The president has lashed out previously at FBI surveillance tactics. Trump most recently seized on a Justice Department watchdog report that detailed failures by the agency in obtaining a FISA warrant to monitor Carter Page in late 2016, weeks after he departed the Trump campaign as a foreign policy adviser.
The president’s objections became an awkward obstacle in an already complex path to reauthorizing the provisions and became another example of how his rhetoric was interfering his own administration’s national security objectives.
The measure now heads to the Senate, where it could still face a filibuster.
Sen. Mike Lee (R-Utah) said Wednesday he would “use every option at my disposal to stop the House bill and to offer up amendments.”
“There are a lot of procedural tools at our disposal,” the Utah Republican said. “The rules and the clock are on our side here.”
Meanwhile, Sen. Rand Paul (R-Ky.) likewise said that he is pushing for an amendment stating that “FISA warrants can’t be used on Americans and no information gathered in the FISA court can be used to convict an American.”
The objections could scuttle the bipartisan deal negotiated in part by Attorney General William Barr.
Barr told GOP senators that he could institute new oversight of FISA before Trump’s comments contradicted him and also met with House Republicans in McCarthy’s office earlier this week. He also made a number of tweaks to get the administration’s support, which he announced earlier on Wednesday.
“The bill contains an array of new requirements and compliance provisions that will protect against abuse and misuse in the future while ensuring that this critical tool is available when appropriate to protect the safety of the American people,” Barr said in a statement.
Senate Majority Leader Mitch McConnell (R-Ky.) also backs the House measure, according to Intelligence Committee Richard Burr (R-N.C.).
He predicted that Trump would end up signing the bill, given the amount of GOP support.
“I don’t think he would have any objection,” said Burr.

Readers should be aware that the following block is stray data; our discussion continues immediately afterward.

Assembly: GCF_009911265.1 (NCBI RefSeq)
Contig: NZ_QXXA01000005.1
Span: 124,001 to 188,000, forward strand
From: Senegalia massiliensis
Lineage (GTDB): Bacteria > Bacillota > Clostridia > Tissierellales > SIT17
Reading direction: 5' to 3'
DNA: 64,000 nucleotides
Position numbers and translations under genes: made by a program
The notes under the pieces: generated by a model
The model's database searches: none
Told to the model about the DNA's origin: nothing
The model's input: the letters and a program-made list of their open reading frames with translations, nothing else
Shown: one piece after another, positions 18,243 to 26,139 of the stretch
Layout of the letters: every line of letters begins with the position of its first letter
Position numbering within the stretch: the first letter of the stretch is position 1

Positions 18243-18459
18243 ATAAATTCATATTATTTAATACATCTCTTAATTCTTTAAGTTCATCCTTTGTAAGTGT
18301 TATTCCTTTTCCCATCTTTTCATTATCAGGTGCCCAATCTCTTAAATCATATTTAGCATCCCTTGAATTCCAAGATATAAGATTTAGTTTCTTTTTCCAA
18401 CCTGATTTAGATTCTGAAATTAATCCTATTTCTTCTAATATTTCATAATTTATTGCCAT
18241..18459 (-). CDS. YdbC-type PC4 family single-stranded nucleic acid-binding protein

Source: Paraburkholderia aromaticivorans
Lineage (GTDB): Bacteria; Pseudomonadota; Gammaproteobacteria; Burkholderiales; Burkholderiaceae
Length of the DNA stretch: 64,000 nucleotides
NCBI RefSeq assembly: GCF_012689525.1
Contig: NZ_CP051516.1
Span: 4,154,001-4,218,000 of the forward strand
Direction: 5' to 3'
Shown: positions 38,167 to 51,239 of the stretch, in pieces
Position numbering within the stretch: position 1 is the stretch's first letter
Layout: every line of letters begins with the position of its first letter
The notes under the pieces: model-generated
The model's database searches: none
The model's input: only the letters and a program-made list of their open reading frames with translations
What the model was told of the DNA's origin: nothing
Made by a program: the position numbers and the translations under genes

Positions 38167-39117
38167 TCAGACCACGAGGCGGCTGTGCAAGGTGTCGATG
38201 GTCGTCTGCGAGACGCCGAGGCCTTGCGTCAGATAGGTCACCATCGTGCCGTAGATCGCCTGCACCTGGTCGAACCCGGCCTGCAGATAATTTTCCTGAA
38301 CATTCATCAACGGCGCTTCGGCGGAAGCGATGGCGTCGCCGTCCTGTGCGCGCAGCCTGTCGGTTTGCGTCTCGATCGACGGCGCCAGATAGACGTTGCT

A senior administration official the president “remains open” but wants to ensure that all voices are heard.
Lee said that he spoke to Trump Tuesday evening and plans to speak with the president again Wednesday to urge him to veto the bill.
The measure closely resembles the bill Democrats weeks ago scrapped a vote on after Rep. Zoe Lofgren (D-Calif.) revealed she planned to introduce a series of amendments that enjoyed bipartisan support from progressives and libertarians.
The new legislation includes a series of provisions meant to temper Trump’s fiercest congressional allies, who have raged about FISA since shortly after the 2016 presidential election. It increases the criminal penalties for FISA misuse, including presenting false information to the Foreign Intelligence Surveillance Court.
The House bill ends the National Security Agency’s call detail records program. The effort, which allowed the agency to gather the data of Americans’ telephone calls and text messages with court approval, was deactivated last year following years of technical headaches. A recent watchdog report found the dormant program cost $100 million and led to just one investigation in four years.
It also extends other surveillance tools, predominantly used by the FBI and created shortly after 9/11, for another three years.
Andrew Desiderio contributed to this report.